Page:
Skip to yearly menu bar Skip to main content

Keynote Talk
Workshop: Workshop on Computer Assisted Programming (CAP)

Swarat Chaudhuri Talk

Swarat Chaudhuri


Neural Attribute Grammars for Semantics-Guided Program Generation Swarat Chaudhuri UT Austin


I will talk about Neural Attribute Grammars (NAG), a framework for deep statistical generation of source code modulo language-level semantic requirements (such as type safety or initialization of variables before use). Neural models for source code have received significant attention in the recent past. However, these models tend to be trained on syntactic program representations, and consequently, often generate programs that violate essential semantic invariants. In contrast, the NAG framework exposes the semantics of the target language to the training procedure for the neural model using attribute grammars. During training, the model learns to replicate the relationship between the syntactic rules used to construct a program, and the semantic attributes (for example, symbol tables) of the context in which the rule is fired. In the talk, I will give some concrete examples of NAGs and show how to use them in the conditional generation of Java programs. I will demonstrate that these NAGs generate semantically "sensible" programs with significantly higher frequency than traditional neural models of source code.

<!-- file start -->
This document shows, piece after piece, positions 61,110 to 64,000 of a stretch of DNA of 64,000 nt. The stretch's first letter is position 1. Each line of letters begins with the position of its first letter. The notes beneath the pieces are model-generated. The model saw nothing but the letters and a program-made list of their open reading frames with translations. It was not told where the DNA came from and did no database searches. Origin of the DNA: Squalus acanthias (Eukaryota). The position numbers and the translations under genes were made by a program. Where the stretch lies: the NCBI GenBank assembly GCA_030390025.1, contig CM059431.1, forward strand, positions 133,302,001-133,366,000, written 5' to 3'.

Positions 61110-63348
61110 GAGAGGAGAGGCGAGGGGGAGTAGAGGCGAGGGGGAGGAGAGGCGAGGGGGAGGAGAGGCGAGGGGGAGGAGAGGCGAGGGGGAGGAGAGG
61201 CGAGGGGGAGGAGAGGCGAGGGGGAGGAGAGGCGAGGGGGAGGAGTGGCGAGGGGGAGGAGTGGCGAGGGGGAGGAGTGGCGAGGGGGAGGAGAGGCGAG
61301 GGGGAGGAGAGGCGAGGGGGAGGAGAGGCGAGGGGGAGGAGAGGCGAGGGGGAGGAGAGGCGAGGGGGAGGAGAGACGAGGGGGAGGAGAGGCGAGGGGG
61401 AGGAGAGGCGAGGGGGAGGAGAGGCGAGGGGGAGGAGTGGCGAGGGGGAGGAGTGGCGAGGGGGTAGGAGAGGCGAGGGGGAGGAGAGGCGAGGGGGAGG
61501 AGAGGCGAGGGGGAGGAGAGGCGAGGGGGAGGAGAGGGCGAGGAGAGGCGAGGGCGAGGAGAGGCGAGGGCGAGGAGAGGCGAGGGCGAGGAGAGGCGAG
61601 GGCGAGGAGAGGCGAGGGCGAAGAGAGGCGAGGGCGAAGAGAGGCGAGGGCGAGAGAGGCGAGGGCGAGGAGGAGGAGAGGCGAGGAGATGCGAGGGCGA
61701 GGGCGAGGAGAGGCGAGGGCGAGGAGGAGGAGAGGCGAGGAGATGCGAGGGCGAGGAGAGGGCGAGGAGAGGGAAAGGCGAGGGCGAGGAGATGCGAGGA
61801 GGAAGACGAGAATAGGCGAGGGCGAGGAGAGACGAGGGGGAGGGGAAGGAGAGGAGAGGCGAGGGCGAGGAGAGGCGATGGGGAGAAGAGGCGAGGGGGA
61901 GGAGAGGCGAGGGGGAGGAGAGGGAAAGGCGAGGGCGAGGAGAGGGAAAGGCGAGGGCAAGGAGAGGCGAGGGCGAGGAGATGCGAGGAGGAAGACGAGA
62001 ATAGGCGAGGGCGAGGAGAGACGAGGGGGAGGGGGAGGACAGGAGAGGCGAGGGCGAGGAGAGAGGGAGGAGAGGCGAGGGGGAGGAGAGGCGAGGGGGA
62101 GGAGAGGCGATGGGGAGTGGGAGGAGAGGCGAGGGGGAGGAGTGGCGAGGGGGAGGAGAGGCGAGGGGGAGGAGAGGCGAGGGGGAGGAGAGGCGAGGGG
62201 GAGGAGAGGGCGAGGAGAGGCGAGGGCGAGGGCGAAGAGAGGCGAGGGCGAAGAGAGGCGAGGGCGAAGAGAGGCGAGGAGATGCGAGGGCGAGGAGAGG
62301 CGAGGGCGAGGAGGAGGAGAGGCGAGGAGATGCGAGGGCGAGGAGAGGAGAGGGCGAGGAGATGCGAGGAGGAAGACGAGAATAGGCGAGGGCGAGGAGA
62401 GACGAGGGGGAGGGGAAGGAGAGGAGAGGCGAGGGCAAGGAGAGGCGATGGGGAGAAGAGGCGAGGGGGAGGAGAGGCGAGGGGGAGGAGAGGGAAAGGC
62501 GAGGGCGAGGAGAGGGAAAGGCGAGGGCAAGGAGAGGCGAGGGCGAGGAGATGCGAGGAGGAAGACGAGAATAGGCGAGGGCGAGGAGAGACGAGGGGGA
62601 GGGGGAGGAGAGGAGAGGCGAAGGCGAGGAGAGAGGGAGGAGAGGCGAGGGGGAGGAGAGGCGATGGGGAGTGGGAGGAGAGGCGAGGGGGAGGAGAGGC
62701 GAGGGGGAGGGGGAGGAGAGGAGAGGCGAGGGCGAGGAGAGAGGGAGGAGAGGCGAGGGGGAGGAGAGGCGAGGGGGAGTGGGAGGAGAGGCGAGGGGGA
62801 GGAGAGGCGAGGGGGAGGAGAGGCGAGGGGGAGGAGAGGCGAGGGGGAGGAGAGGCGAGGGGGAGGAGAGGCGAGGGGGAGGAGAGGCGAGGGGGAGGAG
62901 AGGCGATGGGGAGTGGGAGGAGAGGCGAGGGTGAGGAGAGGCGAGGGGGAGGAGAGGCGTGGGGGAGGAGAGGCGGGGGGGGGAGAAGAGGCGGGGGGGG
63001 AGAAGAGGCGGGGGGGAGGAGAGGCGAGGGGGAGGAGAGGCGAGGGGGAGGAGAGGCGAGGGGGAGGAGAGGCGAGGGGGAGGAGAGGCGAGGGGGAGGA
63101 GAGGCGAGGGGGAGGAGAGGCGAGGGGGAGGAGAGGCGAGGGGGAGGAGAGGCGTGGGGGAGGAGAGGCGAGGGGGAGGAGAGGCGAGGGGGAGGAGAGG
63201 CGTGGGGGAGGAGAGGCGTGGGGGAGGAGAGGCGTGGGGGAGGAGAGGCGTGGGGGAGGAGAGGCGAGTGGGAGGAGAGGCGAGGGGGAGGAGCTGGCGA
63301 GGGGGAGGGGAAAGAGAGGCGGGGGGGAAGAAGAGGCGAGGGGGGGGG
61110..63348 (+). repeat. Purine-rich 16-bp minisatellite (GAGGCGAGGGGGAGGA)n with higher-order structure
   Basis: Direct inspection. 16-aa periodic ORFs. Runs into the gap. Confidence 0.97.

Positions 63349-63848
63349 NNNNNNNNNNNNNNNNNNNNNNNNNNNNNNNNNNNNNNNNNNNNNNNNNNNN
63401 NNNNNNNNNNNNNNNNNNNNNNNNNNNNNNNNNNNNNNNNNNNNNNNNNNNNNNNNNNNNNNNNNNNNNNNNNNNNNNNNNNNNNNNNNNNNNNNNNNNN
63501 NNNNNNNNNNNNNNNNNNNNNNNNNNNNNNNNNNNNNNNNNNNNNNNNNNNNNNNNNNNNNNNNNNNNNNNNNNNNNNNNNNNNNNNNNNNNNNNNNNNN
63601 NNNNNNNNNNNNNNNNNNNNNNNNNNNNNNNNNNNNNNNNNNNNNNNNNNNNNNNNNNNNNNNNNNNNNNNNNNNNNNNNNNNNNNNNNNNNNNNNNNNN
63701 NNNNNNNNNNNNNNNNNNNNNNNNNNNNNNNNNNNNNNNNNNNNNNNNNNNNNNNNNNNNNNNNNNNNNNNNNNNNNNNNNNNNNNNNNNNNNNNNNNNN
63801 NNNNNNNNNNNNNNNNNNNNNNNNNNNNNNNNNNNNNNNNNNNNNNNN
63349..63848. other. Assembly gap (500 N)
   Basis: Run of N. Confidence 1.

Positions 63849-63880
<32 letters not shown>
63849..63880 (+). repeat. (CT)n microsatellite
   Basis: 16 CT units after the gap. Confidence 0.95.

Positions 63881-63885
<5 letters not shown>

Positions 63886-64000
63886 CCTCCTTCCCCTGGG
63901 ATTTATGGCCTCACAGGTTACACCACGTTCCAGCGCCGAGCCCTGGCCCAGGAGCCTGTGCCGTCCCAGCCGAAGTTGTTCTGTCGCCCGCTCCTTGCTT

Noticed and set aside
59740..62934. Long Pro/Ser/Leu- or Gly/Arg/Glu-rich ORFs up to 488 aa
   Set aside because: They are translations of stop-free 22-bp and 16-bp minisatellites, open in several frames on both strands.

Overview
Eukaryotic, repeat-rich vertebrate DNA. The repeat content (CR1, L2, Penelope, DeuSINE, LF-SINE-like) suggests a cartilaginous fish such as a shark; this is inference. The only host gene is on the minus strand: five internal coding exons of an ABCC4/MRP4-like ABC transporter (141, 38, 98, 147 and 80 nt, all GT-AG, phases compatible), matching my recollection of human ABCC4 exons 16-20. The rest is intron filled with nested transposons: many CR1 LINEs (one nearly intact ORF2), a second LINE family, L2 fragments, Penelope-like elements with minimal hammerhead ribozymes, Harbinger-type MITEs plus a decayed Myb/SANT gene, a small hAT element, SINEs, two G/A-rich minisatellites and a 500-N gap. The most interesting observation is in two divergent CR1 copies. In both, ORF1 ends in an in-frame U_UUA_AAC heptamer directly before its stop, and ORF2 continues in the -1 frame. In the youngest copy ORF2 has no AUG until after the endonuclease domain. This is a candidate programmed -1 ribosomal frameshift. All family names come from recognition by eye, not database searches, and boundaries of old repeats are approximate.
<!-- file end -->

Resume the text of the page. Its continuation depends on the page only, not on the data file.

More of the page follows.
(This talk is based on joint work with Rohan Mukherjee, Chris Jermaine, Tom Reps, Dipak Chaudhari, and Matt Amodio.)

Bio: Swarat Chaudhuri is an Associate Professor of computer science at the University of Texas at Austin. His research studies topics in the intersection of machine learning and programming languages, including program induction, probabilistic programming, neurosymbolic programming, programmatically interpretable/explainable learning, learning-accelerated formal reasoning, and formally certified learning. Swarat received a bachelor's degree from the Indian Institute of Technology, Kharagpur, in 2001, and a doctoral degree from the University of Pennsylvania in 2007. Before joining UT Austin, he held faculty positions at Rice University and the Pennsylvania State University. He is a recipient of the National Science Foundation CAREER award, the ACM SIGPLAN John Reynolds Doctoral Dissertation Award, and the Morris and Dorothy Rubinoff Dissertation Award from the University of Pennsylvania.